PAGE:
#include<stdio.h>
main()
{
int a=10;
printf("%d %d %d\n",a=10,a=20,a=30);
}

o/p: 10 10 10.
Here, the latest value is updated and printed as the expression statements separated by commas in funtions are evaluted from right to left.

But, in below program by using global variable or static variable why the updated value is not printed??

#include<stdio.h>
int a=10;
main()
{
printf("%d %d %d\n",a=10,a=20,a=30);
}

o/p: 10 20 30.

For static variable,

#include<stdio.h>
main()
{
static int a=10;
printf("%d %d %d\n",a=10,a=20,a=30);
}

o/p: 10 20 30

I suspect it has something to do with how your compiler handles the different types of variables. Both static and global variables remain intact for the entire run of the program. On the other hand local variables are allocated on the stack and remain intact only during the current execution of the function in which it is defined.

That being said Microsoft Visual returns the amount assigned in the first a= for all occurances of a in the printf:

int a=10;
printf("%d,%d,%d",a=5,a=10,a=15);

Each of the three types of variables returns 5,5,5.

jnawrocki,

I'm using GCC complier in LINUX operating sys. I know the explanation what u gave,but why its not updating with latest values for global variables ..

jnawrocki,

I'm using GCC complier in LINUX operating sys. I know the explanation what u gave,but why its not updating with latest values for global variables ..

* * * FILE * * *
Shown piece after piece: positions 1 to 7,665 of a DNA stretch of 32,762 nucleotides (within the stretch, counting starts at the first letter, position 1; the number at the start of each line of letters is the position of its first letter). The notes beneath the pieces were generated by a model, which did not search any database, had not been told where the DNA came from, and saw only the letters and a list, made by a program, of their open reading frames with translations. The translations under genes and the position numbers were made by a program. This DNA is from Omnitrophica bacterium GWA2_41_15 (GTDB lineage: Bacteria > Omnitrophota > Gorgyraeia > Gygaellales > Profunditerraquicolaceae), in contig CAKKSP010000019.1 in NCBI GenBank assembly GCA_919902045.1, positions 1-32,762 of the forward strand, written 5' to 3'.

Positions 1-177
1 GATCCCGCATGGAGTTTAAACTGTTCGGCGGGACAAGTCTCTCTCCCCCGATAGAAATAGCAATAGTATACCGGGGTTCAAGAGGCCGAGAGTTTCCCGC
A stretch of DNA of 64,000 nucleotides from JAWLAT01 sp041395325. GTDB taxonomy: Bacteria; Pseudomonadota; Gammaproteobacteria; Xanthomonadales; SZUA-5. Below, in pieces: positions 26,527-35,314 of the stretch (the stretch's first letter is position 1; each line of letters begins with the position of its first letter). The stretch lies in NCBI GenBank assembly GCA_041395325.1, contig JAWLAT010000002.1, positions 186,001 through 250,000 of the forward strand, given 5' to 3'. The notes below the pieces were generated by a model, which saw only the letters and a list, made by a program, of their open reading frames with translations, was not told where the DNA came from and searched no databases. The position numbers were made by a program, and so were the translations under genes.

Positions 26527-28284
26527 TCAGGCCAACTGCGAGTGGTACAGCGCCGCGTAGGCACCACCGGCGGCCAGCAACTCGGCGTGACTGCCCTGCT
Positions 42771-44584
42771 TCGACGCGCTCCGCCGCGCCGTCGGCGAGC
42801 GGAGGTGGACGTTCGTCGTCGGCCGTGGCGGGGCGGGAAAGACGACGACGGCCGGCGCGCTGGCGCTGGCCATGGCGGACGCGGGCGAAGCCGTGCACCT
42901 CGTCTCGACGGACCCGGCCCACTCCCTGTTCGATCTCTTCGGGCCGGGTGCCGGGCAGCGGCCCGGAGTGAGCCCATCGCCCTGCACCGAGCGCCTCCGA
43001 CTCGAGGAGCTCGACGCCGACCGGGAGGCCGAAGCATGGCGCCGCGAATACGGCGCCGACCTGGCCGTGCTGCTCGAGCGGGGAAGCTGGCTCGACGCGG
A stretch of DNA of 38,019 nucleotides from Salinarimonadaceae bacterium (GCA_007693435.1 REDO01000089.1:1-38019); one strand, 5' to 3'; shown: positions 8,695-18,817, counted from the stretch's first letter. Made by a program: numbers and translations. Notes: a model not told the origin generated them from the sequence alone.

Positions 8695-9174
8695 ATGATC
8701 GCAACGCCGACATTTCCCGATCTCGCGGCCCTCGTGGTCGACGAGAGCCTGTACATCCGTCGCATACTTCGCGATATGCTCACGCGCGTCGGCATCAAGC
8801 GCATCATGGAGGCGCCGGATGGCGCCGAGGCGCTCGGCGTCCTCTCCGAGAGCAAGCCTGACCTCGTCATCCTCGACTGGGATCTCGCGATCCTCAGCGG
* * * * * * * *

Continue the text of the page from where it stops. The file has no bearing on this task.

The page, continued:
I've just compiled all the examples you gave, and the outputs are 10 20 30.


You'd expect the output to be 10 20 30, since a= is an assignment.

By the way, it's advised not to use global variables in C, or C++.

(p.s the code brackets help alot :) )

printf("%d %d %d\n",a=10,a=20,a=30);

> expression statements separated by commas

This is not a comma expression - this is an argument list. They look very similar, but they are really different creatures (think about this: the comma expression yields just one value). In the argument list case there's no guarantee in which order the arguments are evaluated.

Edited 5 Years Ago by nezachem: n/a

Its because when gcc compiles the code, it first evaluates the equations then pushes the registers for the function call. In the first example with the local variable it evaluates the expressions a=10,a=20, and a=30 into the same location in the stack, then it pushes that location in the stack 3 times. In the second example with the global variable, it evaluates into the global variable and then moves the global's value into separate registers. After the evaluation, it then pushes the individual registers into the stack for the printf call.

You can compile the progams with the -S flag and look at the .s (assembler) files to see exactly how it works.

printf("%d %d %d\n",a=10,a=20,a=30);

The language standard indicates this statement has "undefined behavior" because the variable a is changed more than once between two squence points (start of the statement and before the function call but after all the parameters have been evaluated). In this case, there are three assignment operators with variable a as an lvalue. So any result from this statement and the rest of the program is correct behavior according to the language standard. This would include printing anything or nothing from that statement or stopping execution completely.

What life time or scope for the variable a does not change that it has undefined behavior. So yes, changing those things and getting different results is allowed by the language standard.

This article has been dead for over six months. Start a new discussion instead.